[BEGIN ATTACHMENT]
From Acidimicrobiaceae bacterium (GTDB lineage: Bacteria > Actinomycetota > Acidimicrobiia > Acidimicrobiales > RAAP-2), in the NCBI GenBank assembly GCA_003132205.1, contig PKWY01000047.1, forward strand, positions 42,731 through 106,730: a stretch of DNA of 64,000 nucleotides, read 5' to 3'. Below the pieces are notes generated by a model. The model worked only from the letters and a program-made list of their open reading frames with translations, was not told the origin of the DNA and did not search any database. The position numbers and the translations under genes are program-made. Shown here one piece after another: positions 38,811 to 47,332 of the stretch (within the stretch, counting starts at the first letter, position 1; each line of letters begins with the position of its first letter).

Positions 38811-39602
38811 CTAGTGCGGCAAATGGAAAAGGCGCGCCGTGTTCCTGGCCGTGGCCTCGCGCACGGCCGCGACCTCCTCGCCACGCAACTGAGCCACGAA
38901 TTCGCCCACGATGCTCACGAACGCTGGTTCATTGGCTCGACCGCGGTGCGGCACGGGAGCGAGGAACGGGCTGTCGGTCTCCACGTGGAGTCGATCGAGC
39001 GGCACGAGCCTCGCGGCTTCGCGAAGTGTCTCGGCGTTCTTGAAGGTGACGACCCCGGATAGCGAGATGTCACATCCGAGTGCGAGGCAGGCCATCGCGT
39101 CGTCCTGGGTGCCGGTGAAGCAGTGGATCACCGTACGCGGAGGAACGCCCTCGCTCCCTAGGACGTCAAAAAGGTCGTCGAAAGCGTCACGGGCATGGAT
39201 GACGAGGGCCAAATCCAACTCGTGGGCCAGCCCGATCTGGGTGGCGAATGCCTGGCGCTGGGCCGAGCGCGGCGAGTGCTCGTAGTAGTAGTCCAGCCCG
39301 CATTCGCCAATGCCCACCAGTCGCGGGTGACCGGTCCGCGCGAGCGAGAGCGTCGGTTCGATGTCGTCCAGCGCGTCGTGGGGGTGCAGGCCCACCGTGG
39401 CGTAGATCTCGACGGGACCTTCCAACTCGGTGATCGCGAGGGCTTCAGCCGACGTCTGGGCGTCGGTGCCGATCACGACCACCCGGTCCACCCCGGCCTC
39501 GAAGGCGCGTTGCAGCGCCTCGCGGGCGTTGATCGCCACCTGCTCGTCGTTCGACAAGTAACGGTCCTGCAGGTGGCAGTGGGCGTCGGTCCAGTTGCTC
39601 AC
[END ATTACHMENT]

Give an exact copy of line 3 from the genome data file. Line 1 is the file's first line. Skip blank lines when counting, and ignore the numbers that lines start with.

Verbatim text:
38811 CTAGTGCGGCAAATGGAAAAGGCGCGCCGTGTTCCTGGCCGTGGCCTCGCGCACGGCCGCGACCTCCTCGCCACGCAACTGAGCCACGAA